- Equal Employment Opportunity Commission
- International Labour Organization
- National Labor Relations Board
- U.S. Department of Justice, Office of Civil Rights, Employment Litigation Section
- U.S. Department of Labor, Office of the Solicitor
- Large law firms, including Chambers Top-ranked Labor and Employment law firms, such as Jones Day, Morgan Lewis, Paul Hastings, and Proskauer Rose, will have labor and employment practices or will have attorneys who specialize within the field in their Litigation departments.
- Firms specializing primarily in employer-side labor and employment law, including Littler Mendelson, Jackson Lewis, and Fisher and Phillips.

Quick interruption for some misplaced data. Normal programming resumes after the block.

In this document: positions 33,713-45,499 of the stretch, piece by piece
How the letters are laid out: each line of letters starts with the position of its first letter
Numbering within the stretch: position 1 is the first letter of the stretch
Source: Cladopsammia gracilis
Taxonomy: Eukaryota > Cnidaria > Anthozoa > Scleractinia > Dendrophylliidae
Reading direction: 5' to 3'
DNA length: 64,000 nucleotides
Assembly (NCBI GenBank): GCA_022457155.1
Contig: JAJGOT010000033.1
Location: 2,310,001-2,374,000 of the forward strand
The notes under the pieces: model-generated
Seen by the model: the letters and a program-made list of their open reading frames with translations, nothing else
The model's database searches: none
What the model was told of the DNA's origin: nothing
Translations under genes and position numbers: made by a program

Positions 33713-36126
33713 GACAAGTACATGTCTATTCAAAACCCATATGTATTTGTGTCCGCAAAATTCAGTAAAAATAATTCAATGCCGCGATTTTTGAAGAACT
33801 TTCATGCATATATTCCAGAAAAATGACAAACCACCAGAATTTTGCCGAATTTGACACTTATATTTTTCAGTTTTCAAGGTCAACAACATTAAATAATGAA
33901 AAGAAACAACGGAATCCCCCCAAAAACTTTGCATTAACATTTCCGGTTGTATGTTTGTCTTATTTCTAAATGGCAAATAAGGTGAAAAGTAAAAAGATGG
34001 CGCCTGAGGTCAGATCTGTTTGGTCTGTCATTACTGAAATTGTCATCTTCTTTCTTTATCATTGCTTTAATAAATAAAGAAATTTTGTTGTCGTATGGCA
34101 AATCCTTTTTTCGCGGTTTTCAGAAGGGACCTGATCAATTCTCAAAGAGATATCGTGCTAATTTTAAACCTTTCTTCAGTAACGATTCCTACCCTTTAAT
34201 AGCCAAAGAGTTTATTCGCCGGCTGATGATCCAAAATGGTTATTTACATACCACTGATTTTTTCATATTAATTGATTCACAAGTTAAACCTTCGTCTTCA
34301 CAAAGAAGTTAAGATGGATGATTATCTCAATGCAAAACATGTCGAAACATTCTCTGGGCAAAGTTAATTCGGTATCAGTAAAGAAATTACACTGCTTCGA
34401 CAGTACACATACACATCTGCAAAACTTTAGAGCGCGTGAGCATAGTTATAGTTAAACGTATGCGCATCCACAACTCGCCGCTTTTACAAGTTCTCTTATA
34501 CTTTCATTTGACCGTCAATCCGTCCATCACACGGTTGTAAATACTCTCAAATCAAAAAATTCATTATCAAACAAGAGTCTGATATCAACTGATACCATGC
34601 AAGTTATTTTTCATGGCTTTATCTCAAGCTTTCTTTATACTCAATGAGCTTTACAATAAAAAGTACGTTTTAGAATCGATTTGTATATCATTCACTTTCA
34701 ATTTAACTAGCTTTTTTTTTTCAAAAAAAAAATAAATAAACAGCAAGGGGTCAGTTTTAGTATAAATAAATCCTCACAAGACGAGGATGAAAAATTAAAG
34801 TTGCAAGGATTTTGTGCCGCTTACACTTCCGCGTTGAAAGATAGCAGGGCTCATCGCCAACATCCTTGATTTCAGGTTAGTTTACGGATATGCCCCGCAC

- Office of Personnel Management administers the Fair Labor Standards Act for federal employees
- State agencies that work on labor and employment issues may include Departments of Labor, Workforce Development, Industrial Accidents, and Labor Relations.
- Private employee-side firms, such as James & Hoffman, Outten & Golden, or Correia & Puth.
- Peggy Browning Summer Fellowship Program
- SEIU Post-Graduate Fellowship
- AFL-CIO Fellowship
- Paul H. Tobias Fellowship sponsored by NELA to work at the Employee Rights Advocacy Institute for Law & Policy in San Francisco
- U.S. Department of Labor Honors Attorney Program
- National Labor Relations Board Honors Attorney Program